Compare & Contrast: The Big Sleep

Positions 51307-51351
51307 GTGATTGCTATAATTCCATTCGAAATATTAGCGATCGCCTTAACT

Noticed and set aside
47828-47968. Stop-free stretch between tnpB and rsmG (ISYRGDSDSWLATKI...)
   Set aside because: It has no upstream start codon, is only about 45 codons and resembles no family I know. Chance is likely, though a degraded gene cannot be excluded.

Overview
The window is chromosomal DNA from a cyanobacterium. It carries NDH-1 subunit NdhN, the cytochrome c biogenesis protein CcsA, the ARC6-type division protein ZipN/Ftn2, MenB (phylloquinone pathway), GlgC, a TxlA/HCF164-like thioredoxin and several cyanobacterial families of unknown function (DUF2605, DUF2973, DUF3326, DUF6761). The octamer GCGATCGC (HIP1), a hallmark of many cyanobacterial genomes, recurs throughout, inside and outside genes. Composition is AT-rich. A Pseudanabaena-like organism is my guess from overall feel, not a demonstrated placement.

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Compare & Contrast (The Big Sleep) The Sternwood Sisters The story of the Sternwood sisters is like a trip down a hall of mirrors. What you see isn’t really what’s in front of you. They choose to show a twisted version of themselves to the outside world. Nobody is really who they seem to be in Old Los Angeles, a seedy city, corrupt and dirty. In one of the beginning chapters of the story we get a slight peek at the old mans daughters. During his first interview with Philip Marlow inside the greenhouse he describes both of his daughters as follows: Vivian is spoiled, exacting, smart and quite ruthless. Carmen is a child who likes to pull wings off flies. Neither of them has anymore moral sense than a cat. Neither have I. No Sternwood ever had... The green house contains misleadingly beautiful orchid flowers, which are an analogy for the Generals deceptively beautiful daughters. General Sternwood knows they are both: young, beautiful, and spoiled. However he doesn’t face the fact that, like the flowers, they too give off a nasty “rotten” perfume. In this sense the Sternwood daughters, especially young Miss Carmen, are much more wicked than they appear to be. Both sisters where fathered by a man that did not have morals, and a man already late in life. This means that all the General’s bad habits would be imprinted onto his two daughters. Without a father figure to guide them, they learned all they know from the “circle” of people they hang out with. They would both learn how to handle their own unique sexual appeal and how to use it to their own advantage. One uses her beautiful looks as if she where in a game of chess, getting men in power to bend to her will. And the other uses it like bait at the end of a fishing line, just
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